A serious question is presented by the exceptions of the appellants to the refusal of the court to find that they were entitled to credit for certain amounts which they paid to the executor. As has been seen, the account was opened on the books of the appellants with the executor in his representative capacity. It appears by uncontroverted evidence that the appellants paid to the executor from this account and charged him as executor in the account therewith, the sum of $200 on the eighth day of August by a "cash draft" and in cash $35 on the fifteenth, $55 on the sixteenth, $10 on the twenty-second and $200 on the twenty-sixth days of August respectively, and $75 on the twelfth day of September, aggregating the sum of $575. The learned trial justice disallowed this claim for credit on account of these items upon the theory that the appellants and the deceased executor were joint tort feasors, and for the same reason he denied the right of the appellants to contribution or a recovery over against the personal representatives of the deceased executor. We are of opinion that in this the trial court erred. Of course, if the appellants and the executor were guilty of bad faith, or if they violated the express command of a statute, or if their acts were inherently dishonest, then they would be joint tort feasors ( Moss v. Cohen, 158 N.Y. 246, 247; Holden v. N.Y. and Erie Bank, 72 id. 286; Knapp v. Roche, 94 id. 329); but such are not the facts in the case at bar. Speculating in stock on margins is not prohibited by law. It is perfectly lawful ( Hurd v. Taylor, 181 N.Y. 231), but courts of equity, by a long line of decisions, have established a rule that an investment of trust funds in a speculative enterprise or in business is not consistent with the exercise of the care which a trustee owes to the cestui que trust to safely hold, invest and preserve the funds, and, therefore, the trustee who makes such an investment or use of trust funds is at liberty to, and it is his duty to, disaffirm his own acts and restore or recover the funds thus applied. ( Deobold v. Oppermann, supra; Matter of Myers, supra; Moore v. American Loan Trust Co., supra; King v. Talbot, supra.) Such an appropriation of trust funds is regarded as a devastavit, and the funds are at once recoverable, but it does not follow that the act is in all cases regarded as corrupt or so contrary to the rules of public policy that it must necessarily be considered tortious. The Legislature has authorized investments by trustees in certain securities, but it has not expressly prohibited other investments by them. (See Pers. Prop. Law [Gen. Laws, chap. 47; Laws of 1897, chap. 417], § 9, as amd. by Laws of 1902, chap. 295, and Laws of 1907, chap. 669; Decedent Estate Law [Consol. Laws, chap. 13; Laws of 1909, chap. 18], § 111; Pers. Prop. Law [Consol. Laws, chap. 41; Laws of 1909, chap. 45], § 21.) It has long been the settled law of England that there is a right of contribution between trustees who become liable to the cestui que trust for an unauthorized or improper investment, and moreover that a trustee in such case may recover against a cestui que trust who induced the investment to the extent of the interest of the latter therein. ( Chillingworth v. Chambers, 74 L.T. Rep. [N.S.] 34.) This use of the trust funds was unauthorized and the appellants had notice by the form of the account and they thereupon became liable to the estate immediately; but the question is, are they wrongdoers in the sense that their act necessarily involves or implies a state of facts or mind on account of which they should be left without remedy by the courts as between themselves. We are of opinion that it does not. (See Moss v. Cohen, supra.) The testator might lawfully authorize the investment of his property in a business enterprise ( Willis v. Sharp, 113 N.Y. 586), and I know of no law prohibiting him from directing that his executors continue or open and conduct for a given time a speculative account for the benefit of his estate. The executor evidently supposed that he had such authority, for he did not attempt to gain any private advantage by the speculation. He did not convey trust funds to his individual use. He, in effect, represented to the appellants that as executor he was authorized to open the account. He and the brokers apparently acted openly and in good faith. The estate would have had the right to ratify his acts, and as executor he, as already observed, had a right of action to recover the moneys, which he might have enforced at any time. The account showed certain moneys to his credit. Of these moneys the appellants concededly paid over to him the sum of $575. He was only entitled to the moneys as executor. He is charged in the account with them as executor. The fair and, we think, the only reasonable inference is that they were paid to him as executor. The learned counsel for the plaintiff on the argument conceded that if these moneys had been repaid to the executor by check drawn to his order in his representative capacity, the appellants would have been entitled to credit therefor. The learned counsel for the plaintiff, however, invokes the doctrine of the cases of Squire v. Ordemann ( 194 N.Y. 394) and Moore v. American Loan Trust Co. ( supra) to the effect that the burden is on the appellants to show that the money has actually been restored to the estate or that the estate has had the benefit thereof. We are of opinion that the doctrine of those cases and kindred cases is not controlling here, for the reason that as executor the deceased Gwynne had the right to receive back this money any time after it was delivered to the appellants, and on account of the form of the account we are of opinion that it cannot be successfully maintained that the payments made were made to him individually and not as executor. Of course, the burden was upon the appellants to show repayment to Gwynne as executor, or to some one authorized to receive the money for the estate ( Marshall v. de Cordova, supra; Moore v. American Loan Trust Co., supra), but we are of opinion that the appellants satisfactorily bore that burden, and established a defense in part ( Knapp v. Roche, 94 N.Y. 329, 332) and, therefore, unless the judgment can be modified, there must be a reversal. The learned court found that no part of this sum "was ever restored or repaid to the estate of said Louise Gwynne." If this finding is to be taken literally, we cannot modify the judgment by allowing credit for the amount which the appellants paid to the executor, with interest from the date of such payments. Counsel for plaintiff contends, in effect, that the finding is sustained literally by the evidence. The facts, however, are uncontroverted and there is nothing to indicate that they can be changed upon a new trial. We are of opinion that this finding should receive the construction that the learned court meant thereby that a payment to the executor was not sufficient, and that, as contended by counsel for the respondents, appellants were called upon to show further that the executor used the moneys which were repaid to him for the benefit of the estate. Of course, we are precluded by this finding from modifying the judgment on the theory advanced by appellants, that the estate actually received the benefit of the moneys thus repaid, which was not very satisfactorily shown, but a new trial should be avoided, if possible, and we think that we are not precluded by this finding from modifying the judgment upon the theory that by the uncontroverted evidence, which it is not claimed can be changed on a new trial, it appears that the moneys were paid to the deceased Gwynne as executor. We deem this sufficient to entitle the appellants to credit for the amount so paid, and the judgment should be modified by allowing them credit therefor, together with interest on the amount of each payment from the time it was made.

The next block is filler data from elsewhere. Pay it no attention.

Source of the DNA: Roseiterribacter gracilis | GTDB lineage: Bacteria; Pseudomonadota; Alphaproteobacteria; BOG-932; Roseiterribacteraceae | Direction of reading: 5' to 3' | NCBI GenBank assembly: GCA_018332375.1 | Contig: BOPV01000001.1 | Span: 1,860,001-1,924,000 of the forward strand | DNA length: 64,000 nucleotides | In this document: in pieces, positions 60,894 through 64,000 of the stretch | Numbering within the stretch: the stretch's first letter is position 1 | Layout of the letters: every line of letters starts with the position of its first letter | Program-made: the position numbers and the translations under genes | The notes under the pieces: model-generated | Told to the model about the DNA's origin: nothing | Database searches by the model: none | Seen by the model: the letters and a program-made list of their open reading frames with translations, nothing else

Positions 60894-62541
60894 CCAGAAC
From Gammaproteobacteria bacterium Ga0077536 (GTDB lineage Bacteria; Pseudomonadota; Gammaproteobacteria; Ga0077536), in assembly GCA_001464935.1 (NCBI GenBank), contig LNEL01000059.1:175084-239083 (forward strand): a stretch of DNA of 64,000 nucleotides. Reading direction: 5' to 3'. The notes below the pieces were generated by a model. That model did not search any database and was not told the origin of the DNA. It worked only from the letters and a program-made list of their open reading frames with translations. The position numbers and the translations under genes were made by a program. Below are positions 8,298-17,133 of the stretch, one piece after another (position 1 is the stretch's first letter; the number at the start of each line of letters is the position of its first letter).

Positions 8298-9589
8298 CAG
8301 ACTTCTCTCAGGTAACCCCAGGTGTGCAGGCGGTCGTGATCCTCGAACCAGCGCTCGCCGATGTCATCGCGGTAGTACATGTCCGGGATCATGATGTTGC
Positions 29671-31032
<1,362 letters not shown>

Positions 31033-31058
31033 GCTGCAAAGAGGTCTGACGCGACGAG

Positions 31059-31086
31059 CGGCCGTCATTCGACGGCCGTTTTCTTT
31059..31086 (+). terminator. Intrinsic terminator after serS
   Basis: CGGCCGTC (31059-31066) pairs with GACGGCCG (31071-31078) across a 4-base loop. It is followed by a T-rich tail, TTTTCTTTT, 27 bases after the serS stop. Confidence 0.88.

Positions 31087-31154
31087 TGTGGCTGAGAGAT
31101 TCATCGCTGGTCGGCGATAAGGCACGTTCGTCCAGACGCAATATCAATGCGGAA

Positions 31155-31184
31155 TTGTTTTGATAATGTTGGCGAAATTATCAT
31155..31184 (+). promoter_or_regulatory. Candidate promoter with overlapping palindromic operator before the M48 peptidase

The appellants further contend that they are entitled to a judgment over against the estate of the deceased executor. If they were joint tort feasors with him, they would not have such right of recovery over, but in the view we take of the case, they probably have that right. However, that is a matter with which the plaintiff is not concerned and it should not be litigated in this action. The plaintiff saw fit to elect to bring the action against the brokers and no claim is made against the estate of the deceased executor. There was, therefore, no propriety in bringing in the representatives of his estate and the fact that they were brought in does not compel the court to adjudicate the question of a right to contribution or a recovery over as between them and the appellants. Since, however, the representatives of the deceased executor were brought in and appellants have served an answer on them, setting forth the facts in which judgment over is demanded, to prevent any question with respect to the judgment being a bar to an action that may be brought hereafter by the appellants against the representatives of the estate of the deceased executor, if, in view of his bankruptcy, they deem such course profitable, the judgment should be further modified by inserting a provision to the effect that it is without prejudice to any action which the appellants may hereafter bring against the personal representatives of the deceased executor, or on account of the facts set forth in their answer herein.
The judgment should, therefore, be modified in accordance with these views, and as modified affirmed, without costs. Let the order be settled on notice.
INGRAHAM and SCOTT, JJ., concurred; CLARKE, J., dissented and voted for affirmance; PATTERSON, P.J., not voting.
Judgment modified as stated in opinion, and as modified affirmed, without costs. Settle order on notice.